- I am not abnormally tall. People in this part of the world see tall as the norm! Seriously! I saw many women as tall as me and many men towering as my father and brother did. I remember visiting Switzerland early in our marriage and thinking, “I am home! I belong!” I really felt this here. It is unusual for me to meet a woman my height in America (and Turkey.) It is not unusual here at all.
- Capris should be for women. Sorry, I can't embrace men wearing capris. Especially jean capris. Blah! Something about hairy legs with stylish pants curls my stomach just a bit.
- I’m not as old as I thought. According to Rick Steve’s book on Germany (he’s awesome by the way!), the average age of a German person is 47. They also only have 1.4 children. Not sure if this was made more evident by where we travelled, when we travelled, or how we travelled, but everyone seemed to be retired and we saw very few other children. What was even more remarkable was that these “older” people were so fit. They could keep up with the best of them. I’ve never seen so many old ladies riding bikes.
- Welcome little boys! Kids seem more welcome here than they do in America. It doesn’t compare to Turkey (not sure any country can) but once again, the U.S. is left slightly behind in “flexibility” toward children. I am not sure if this is where we were or not, but no one seemed to get frustrated with the boys at all (even when frustrations were in order!) Jenny is a friend of mine from childhood (and a mutual friend of Joni) who lives in Germany. Jenny, you mentioned that taking kids out in your area was difficult. It definitely wasn't up to our Turkish standard but in our area, it was definitely better than America. I can see that there may not be as many places to take children in these parts where they are incredibly welcome (Chucky Cheese type places) so that might be difficult.
- Scrumptious food! Once again, an adjustment to new foods was in order. Our breakfast was typically fruit, bread, eggs, and meats. We ate lunches on the road (lots of fruit and berries) but dinner had some American “feel” but was in a class all its own. Lots of meats here. Lots of cheese. Our bread was served with melted pork lard which people smothered on like it was the best jam. Hmmm . . . I decided not to try it. Everything I did try was scrumptious. I ordered cheese noodles one afternoon. I pictured some spaghetti noodles covered in cheese. What I got was the most delicious macaroni and cheese I could have ever imagined. Homemade noodles served with stews. We even had wiener schnitzel. The food is, by the way, fantastic. I also have to remember that if I want water that doesn’t bubble, I need to say: “still.” I don’t like carbonated water (and either do the boys.)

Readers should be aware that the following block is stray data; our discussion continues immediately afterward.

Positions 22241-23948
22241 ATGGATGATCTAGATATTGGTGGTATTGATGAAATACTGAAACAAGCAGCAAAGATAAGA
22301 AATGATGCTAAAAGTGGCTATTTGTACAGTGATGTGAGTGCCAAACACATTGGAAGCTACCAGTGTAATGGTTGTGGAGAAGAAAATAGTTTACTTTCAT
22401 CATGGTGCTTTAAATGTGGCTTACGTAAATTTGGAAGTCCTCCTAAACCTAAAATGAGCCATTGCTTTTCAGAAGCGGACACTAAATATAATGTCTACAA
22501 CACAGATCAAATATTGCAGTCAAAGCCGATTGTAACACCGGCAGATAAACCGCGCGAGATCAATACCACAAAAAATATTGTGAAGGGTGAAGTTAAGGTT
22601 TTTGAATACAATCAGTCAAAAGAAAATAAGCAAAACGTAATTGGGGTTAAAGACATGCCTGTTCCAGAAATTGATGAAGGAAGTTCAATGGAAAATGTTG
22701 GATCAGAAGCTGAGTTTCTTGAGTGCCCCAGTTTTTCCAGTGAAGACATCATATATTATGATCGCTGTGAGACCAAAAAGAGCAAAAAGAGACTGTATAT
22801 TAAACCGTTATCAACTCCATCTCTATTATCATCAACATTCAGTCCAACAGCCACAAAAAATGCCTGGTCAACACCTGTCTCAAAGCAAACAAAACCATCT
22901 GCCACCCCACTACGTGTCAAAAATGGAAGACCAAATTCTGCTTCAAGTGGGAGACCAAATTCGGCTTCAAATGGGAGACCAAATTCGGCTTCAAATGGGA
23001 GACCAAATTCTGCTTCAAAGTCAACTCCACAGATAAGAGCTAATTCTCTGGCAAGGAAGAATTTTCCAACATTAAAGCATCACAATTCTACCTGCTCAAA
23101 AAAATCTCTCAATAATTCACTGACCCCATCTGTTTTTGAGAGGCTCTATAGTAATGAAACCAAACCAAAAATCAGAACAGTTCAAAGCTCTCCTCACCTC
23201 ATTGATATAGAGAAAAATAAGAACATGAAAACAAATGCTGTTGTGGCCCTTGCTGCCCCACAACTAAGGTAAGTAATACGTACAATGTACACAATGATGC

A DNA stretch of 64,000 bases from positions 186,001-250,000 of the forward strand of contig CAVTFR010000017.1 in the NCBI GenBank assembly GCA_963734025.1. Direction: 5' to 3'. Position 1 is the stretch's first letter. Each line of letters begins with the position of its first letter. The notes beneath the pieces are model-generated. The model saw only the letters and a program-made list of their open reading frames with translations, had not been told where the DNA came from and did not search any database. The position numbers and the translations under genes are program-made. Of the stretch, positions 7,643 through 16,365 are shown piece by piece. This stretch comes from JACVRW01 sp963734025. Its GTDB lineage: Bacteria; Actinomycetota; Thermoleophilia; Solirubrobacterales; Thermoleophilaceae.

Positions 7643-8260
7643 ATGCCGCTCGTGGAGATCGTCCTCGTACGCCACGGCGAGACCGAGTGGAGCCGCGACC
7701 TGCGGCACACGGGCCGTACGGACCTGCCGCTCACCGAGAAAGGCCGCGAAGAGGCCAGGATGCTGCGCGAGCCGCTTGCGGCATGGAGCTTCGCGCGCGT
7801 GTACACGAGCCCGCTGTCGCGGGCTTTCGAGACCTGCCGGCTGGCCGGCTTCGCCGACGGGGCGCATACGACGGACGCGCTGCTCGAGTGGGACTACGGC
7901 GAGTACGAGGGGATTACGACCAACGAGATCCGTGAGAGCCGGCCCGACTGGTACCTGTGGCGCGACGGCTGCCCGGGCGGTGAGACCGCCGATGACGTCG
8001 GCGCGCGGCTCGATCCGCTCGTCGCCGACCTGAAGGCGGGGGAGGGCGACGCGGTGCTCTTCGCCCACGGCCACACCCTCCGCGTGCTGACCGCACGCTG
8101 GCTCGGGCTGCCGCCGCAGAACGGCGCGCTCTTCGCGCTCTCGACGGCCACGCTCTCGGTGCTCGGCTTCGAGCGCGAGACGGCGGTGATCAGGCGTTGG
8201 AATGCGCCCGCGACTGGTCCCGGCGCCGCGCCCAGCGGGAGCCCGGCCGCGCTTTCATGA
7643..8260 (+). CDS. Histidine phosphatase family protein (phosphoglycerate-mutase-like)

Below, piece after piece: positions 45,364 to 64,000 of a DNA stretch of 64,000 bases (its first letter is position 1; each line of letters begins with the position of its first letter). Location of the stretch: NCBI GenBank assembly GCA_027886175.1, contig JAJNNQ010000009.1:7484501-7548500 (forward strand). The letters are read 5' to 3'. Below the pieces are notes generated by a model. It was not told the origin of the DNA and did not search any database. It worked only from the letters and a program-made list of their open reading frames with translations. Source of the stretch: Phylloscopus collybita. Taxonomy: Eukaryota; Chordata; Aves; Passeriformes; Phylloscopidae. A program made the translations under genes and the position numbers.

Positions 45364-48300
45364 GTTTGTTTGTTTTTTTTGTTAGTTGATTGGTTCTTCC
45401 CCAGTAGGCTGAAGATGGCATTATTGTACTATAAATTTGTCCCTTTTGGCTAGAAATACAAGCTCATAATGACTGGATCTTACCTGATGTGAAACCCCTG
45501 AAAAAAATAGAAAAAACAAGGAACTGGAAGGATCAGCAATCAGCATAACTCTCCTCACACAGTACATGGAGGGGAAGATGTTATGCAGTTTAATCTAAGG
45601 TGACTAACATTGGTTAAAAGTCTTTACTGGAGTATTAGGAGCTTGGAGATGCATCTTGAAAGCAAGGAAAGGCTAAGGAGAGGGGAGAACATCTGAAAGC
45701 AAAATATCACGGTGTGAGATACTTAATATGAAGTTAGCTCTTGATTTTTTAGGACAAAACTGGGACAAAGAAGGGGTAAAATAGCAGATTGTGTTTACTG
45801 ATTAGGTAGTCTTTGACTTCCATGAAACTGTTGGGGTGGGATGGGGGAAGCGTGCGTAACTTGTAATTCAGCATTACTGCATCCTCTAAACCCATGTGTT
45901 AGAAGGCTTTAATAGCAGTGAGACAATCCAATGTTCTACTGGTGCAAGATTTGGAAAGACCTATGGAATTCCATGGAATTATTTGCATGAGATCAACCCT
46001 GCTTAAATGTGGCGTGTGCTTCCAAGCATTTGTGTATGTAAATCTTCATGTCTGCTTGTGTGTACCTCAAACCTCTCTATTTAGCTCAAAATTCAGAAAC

- Dogs everywhere! Seriously, everywhere. Everyone brings their dogs and people act like it is just no big deal. There was one on our boat ride, touring the castles, eating at restaurants. Everywhere. Jenny you left a comment about dogs being more welcome than children and I honestly think you are right.
- Plumbing changes. Our shower doesn’t have a curtain. Just a thin piece of glass in one corner. I’ve met four different styles of toilets and flushing mechanisms as well. I think JB broke our noisemaker trying to plug it into a 220 volt receptor. (We are using white noise on the computer which is decent but not very loud.) Paying to use the bathroom, heat coming from radiators, door frames so low we have to majorly duck to get through them (or forget and see stars). They are just little things, but they constantly remind you that you aren’t in Kansas anymore.
- Many languages! I feel quite languaged out at this point. In my attempt to learn Turkish, I’ve had to not push myself to try and pick up more than just a few words in French and German during our time here. My brain can’t handle more than a bit of new in a season of my life.
- Berries galore! Aaaaahhh! So excited to eat berries and other fresh fruit. Each morning, we eat breakfast at our B & B. We then eat lunch on the road, stopping at markets and eating all sorts of berries, cheeses, and crackers. Yum!!! I agree with “Nicole” who commented that eating what is in season is better for the world in general. The thing is, from what I’ve been told, blueberries are never in season here.
- Naked people. Okay so this isn't necessarily characteristic of Germany but was funny nonetheless. While eating dinner one evening, a small cruise ship went by on the river we were overlooking. As we looked closer, we discovered that there was a couple standing in their underwear taking pictures of our little town. They were an old couple. They were wearing old people underwear with their socks up to their knees. Everyone at the restaurant had a good laugh at this. I think because they couldn't see us, they didn't think we could see them. Yikes! We can we can!
- Paying for water. Okay so this continues to “get” me. And Tara, I know you’d appreciate this. I am not comfortable, as an American, where water is always free, to have to pay for any water I want to drink. I’ve been drinking more Coke because, “Gosh darn it, if I am going to pay two bucks, I’m going to pay for something that isn’t water.” It’s a difficult mind-set to remove myself from. I’m working on it. But both in Turkey and Germany, water comes by the bottle. Not something I have been able to adjust to.
Sunday, October 10, 2010
As we traversed through Germany, I felt, once again, thrust into a new environment. New things. New people. New language. Here were some things that stood out to me that I thought I would share with those of you who have and haven't had the opportunity to travel to this part of the world: